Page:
It seems that the debate about whether there should be one or two spaces after a period continues. Thereís even a fairly entertaining video plus oodles of comments on the Microsoft site, at http://channel9.msdn.com/ShowPost.aspx?PostID=112.
Itís a publishing-industry standard to put a single space after a period at the end of a sentence. The publishing industry includes newspapers, magazines, books, and serious Web sites, like Microsoftís own. This means that when you write for one of these entities, you need to comply with their industry standard, which also includes Chicago or AP Press styles, a House Style Sheet, and probably a template.
When you are NOT writing for the publishing industry, like youíre doing your companyís technical documents or legal work or just internal documents that will not be published, you need to comply with the companyís standards. Your local editing or documentation department has a list of what those are. If thereís no standard set of rules, you can be a hero by establishing a House Style Sheet and making it available within your company. If youíre the person documenting styles, you get to say whether itís one space or two.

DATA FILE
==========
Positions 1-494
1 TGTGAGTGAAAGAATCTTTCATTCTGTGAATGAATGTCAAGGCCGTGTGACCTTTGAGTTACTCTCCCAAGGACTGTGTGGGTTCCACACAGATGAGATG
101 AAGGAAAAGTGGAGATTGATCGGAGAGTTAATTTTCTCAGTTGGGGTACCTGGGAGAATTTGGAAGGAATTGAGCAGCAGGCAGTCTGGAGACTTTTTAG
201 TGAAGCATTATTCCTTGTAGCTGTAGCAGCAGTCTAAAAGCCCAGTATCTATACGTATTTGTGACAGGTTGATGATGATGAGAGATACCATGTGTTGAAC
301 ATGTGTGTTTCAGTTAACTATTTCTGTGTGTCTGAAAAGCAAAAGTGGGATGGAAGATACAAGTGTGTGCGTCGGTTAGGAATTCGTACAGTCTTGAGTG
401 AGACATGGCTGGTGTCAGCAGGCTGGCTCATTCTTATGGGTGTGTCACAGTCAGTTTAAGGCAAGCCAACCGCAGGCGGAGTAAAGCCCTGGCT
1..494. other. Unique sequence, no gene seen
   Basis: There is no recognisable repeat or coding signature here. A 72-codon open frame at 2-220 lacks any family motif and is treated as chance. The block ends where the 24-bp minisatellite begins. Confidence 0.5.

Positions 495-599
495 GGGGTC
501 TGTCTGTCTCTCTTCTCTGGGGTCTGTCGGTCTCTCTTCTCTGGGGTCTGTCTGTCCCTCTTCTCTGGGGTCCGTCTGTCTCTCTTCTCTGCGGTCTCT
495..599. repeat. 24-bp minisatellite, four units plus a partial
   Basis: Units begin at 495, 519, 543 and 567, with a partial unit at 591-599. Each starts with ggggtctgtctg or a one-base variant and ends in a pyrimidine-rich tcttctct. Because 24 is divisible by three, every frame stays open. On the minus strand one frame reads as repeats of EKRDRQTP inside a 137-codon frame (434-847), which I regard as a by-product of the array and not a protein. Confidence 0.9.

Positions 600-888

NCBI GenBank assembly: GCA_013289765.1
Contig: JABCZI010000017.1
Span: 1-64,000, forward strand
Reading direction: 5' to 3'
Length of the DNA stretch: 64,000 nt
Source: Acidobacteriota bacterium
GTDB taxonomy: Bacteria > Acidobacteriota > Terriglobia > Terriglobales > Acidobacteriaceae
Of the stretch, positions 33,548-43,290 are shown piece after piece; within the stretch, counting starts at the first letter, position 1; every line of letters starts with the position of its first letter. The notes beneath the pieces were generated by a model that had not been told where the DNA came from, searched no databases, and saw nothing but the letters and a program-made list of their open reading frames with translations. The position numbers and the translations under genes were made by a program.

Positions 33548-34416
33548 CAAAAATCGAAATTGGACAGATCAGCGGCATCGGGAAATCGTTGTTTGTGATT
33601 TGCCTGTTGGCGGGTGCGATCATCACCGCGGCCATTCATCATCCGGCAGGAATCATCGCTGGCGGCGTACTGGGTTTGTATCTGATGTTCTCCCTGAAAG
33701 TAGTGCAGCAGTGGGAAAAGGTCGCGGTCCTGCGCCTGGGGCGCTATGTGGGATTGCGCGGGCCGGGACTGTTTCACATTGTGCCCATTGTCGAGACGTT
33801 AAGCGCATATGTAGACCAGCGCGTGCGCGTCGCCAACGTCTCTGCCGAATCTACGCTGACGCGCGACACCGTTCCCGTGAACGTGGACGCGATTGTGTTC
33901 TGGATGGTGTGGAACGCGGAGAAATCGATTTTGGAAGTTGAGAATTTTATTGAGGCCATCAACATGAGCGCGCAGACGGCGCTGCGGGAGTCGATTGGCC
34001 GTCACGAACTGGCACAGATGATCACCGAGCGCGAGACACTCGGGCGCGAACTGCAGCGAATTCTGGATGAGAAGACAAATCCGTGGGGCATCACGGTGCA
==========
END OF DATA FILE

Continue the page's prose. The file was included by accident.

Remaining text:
If youíre writing for academia, they donít care about spaces because you are doing the publishing yourself. If you need to take up lots of extra space because your paper came up short, sure, go ahead and use the extra space. But donít think your professors wonít cotton to it. Itís an old device, like triple spacing between lines and blank spaces between paragraphs.
Like double spaces, a five-space indentation was standard for beginning a paragraph. Like double spaces, the indentation is also no longer an industry standard.
Youíll find vestiges of the old indentation policyóthe first default setting of tabs in Word 2003 is still at five spaces. Some publishers use the indentation for the first paragraph of a book or an article, but all the rest are left justified. Donít do this first indentation yourself, though. The publisher has a process for doing that automatically.
I suspect that, like the double spaces, the ease with which word processors adapt to accommodate the font style has eliminated the need for the old indentation. With some publishers, youíll find that they want a blank line between paragraphs, which would render the indentation a needlessly wasteful of space.
The bottom line, folks, is that it doesnít really matter what you think is appropriate. It matters what the standards of your publisher are.